We Can Do This (12″) Groove World 1993
We Can Do This / Feel The Rush (Test Pressing) (12″) Groove World 1993
Bonesbreaks Volume 10 (12″) Brooklyn Gutter Culture 1994
The 2 Clues EP (12″) Empire State Records 1994
Bone Up! (LP) Trax Records 1995
Bonesbreaks – The Unreleased Project (12″) Music Station 1995
Bonesbreaks Volume 10 (12″) Hot Associated Label 1995
Einstein e=me+3² (12″) Drop Bass Network 1995
Inside The Silverbox EP (12″) Electric Music Foundation 1995
Bonesbreaks Volume 11 (LP) Underworld Records 1996
Climax Control (12″) Hyperspace 1996
Furthur (12″) Drop Bass Network, Communique Records 1996
My Peak (Promo) (12″) Logic Records (US), Logic Records (US) 1996
Rewind Tomorrow E.P. (12″) Futurist 1996
Technolo-G (12″) ESP-SUN Records 1996
Trackwerk Orange 1 (12″) D-Dance 1996
B2B (12″) ESP-SUN Records 1997
Ghetto Technics 1 (12″) Ghetto Technics 1997
Ghetto Technics 2 (12″) Ghetto Technics 1997
Inside Mr. Paul’s Greybox (12″) Futurist 1997
Proceed With Caution EP (12″) Electric Music Foundation 1997
Computer Controlled (CD) X-Sight Records 1998
Computer Controlled (CD) X-Sight Records 1998
Computer Controlled (Live In California) (CD) Livewire 1998
Dirty Job (12″) X-Sight Records 1998
Ghetto Technics 5 (12″) Ghetto Technics 1998
Ghetto Technics 7 (12″) Ghetto Technics 1998
Ghetto Technics 8 (12″) Ghetto Technics 1998
High I.Q. (2×10″) Hyperspace 1998
In The Socket (12″) ESP-SUN Records 1998
Rockaway Shuttle EP (12″) Sonic Groove 1998
Technolo-G (CD) ESP-SUN Records 1998
The Candle EP (12″) High Octane Recordings 1998
Computer Controlled 2 (CD) X-Sight Records 1999
Computer Controlled 2 (CD) Brooklyn Music Limited (BML) 1999
Ghetto Technics 10 (12″) Ghetto Technics 1999
Ghetto Technics 11 (12″) Ghetto Technics 1999
Ghetto Technics 9 (12″) Ghetto Technics 1999
The Mutha Fuckin Good Life (12″) Underground Construction 1999
The Way U Like It (12″) Bellboy Records 1999
We Call It Tekkno (12″) Bash Again! 1999
America In Black & White EP (12″) Bellboy Records 2000
Baseball Fury (12″) Sonic Groove 2000
Bonesbreaks 2000 (12″) Badmotherf#*ker 2000
House Special EP (12″) Urban Substance Records 2000
My House Is Your House (12″) Bash Again! 2000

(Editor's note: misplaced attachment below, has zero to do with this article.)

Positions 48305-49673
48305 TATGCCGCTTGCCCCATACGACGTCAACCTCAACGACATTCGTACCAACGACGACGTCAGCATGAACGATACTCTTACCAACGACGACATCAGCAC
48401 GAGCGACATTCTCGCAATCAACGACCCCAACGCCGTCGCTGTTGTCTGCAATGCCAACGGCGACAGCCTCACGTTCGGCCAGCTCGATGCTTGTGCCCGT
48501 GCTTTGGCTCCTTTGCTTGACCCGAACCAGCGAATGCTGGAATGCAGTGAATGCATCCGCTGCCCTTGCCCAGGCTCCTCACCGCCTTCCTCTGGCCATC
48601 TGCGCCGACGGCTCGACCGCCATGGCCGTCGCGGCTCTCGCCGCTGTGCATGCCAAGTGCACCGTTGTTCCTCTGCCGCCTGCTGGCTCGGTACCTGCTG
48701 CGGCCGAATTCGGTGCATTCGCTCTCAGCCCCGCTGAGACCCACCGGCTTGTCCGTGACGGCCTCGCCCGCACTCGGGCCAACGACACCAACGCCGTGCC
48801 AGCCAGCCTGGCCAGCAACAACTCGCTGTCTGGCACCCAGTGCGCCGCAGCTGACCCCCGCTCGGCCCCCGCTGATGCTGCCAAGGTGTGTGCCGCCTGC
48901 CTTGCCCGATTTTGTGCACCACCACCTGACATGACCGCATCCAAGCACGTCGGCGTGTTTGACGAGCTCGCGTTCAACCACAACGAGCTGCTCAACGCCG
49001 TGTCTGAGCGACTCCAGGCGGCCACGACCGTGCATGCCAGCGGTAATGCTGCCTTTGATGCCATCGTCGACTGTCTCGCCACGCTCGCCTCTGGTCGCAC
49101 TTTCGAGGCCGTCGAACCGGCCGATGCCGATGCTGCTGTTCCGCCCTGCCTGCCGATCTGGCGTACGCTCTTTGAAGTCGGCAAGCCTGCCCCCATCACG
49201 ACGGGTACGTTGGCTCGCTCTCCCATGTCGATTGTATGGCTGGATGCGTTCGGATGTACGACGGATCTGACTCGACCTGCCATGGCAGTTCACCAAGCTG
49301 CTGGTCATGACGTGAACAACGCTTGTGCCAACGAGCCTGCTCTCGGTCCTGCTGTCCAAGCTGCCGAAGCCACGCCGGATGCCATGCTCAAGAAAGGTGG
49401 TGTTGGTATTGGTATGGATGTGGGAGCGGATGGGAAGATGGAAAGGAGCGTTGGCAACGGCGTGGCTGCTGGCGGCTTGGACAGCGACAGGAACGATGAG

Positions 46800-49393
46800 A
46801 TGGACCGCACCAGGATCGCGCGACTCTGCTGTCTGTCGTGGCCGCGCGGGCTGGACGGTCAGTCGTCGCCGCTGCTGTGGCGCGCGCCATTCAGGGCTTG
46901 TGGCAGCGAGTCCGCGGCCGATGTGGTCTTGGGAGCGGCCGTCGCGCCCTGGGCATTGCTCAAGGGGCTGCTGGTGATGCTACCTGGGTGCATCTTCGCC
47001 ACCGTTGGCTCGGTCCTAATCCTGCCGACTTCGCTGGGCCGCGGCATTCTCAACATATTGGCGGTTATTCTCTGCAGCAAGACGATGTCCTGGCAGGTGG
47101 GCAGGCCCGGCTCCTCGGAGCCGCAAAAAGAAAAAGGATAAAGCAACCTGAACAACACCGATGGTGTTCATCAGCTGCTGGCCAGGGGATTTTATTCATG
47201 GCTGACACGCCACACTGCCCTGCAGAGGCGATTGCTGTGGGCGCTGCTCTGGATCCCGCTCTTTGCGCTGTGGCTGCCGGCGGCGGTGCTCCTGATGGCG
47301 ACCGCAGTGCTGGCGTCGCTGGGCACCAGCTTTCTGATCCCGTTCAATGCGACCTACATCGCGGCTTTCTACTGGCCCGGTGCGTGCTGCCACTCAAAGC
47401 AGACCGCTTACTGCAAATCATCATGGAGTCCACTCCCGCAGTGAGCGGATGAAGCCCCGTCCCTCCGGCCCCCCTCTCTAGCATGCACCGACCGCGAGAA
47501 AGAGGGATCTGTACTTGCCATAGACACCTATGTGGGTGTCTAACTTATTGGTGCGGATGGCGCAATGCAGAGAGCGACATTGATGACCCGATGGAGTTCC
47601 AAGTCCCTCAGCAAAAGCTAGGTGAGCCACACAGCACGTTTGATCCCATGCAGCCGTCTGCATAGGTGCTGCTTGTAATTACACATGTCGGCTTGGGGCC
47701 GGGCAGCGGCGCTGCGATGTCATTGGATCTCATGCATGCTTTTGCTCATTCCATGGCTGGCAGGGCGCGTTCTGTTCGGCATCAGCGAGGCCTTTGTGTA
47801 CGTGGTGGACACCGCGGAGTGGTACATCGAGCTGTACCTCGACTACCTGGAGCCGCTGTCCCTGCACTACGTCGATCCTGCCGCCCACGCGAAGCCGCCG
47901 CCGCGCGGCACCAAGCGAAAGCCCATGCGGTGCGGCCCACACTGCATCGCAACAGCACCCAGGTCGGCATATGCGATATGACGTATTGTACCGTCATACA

My House Is Your House (12″) Bash Again! 2000
The Saga EP (12″) Pro-Jex 2000
5 Drum Machines, 4 Effect Processors, 3 Samplers, 2 Turntables, and 1 Mixer : Future Concepts in Underground Invention (Cassette) Sonic Groove 2001
Electrophonic (12″) E Series 2001
Filthy Dirty Animal Crackers (12″) Blueline Music 2001
Ghetto Technics 14 (12″) Ghetto Technics 2001
Ghetto Technics 16 (12″) Ghetto Technics 2001
Ring Your Alarm EP (12″) Pro-Jex 2001
The Metropolitan EP (12″) Missile Records 2001
The Strength To Communicate (12″) Remains 2001
The US Ghetto Selecta (12″) Pro-Jex 2001
Turntable Specialist #1 (12″) Hard To Swallow 2001
And Here’s Another Human Distraction (12″) Remains 2002
Army Of One (CD) System Recordings 2002
Pro.File 2: Frankie Bones, Turntable Specialist (CD) Brooklyn Music Limited (BML) 2002
The Day After The Music Stopped EP (12″) Hard To Swallow 2002
The Lot Of People (12″) Pro-Jex 2002
The Thin Line Between Fantasy & Reality (2xLP) Pro-Jex 2002
The Thin Line Between Fantasy & Reality (CD) Pro-Jex 2002
Underground Mash-Ups (12″) Hard To Swallow 2003
(Pro)File. (Pro)Duce. E.P. (12″) The Last Label 2004
Crash-Up On Interstate 95 (12″) The Last Label 2004
The Lot Of People (12″) Pro-Jex 2004
Unidentified (12″) Kiddaz.fm 2004
Act Like You Know (CD) System Recordings 2005
Speedometer EP (12″) Synchronicity Recordings 2006
The House of ODD (12″) The Groove Shop 2006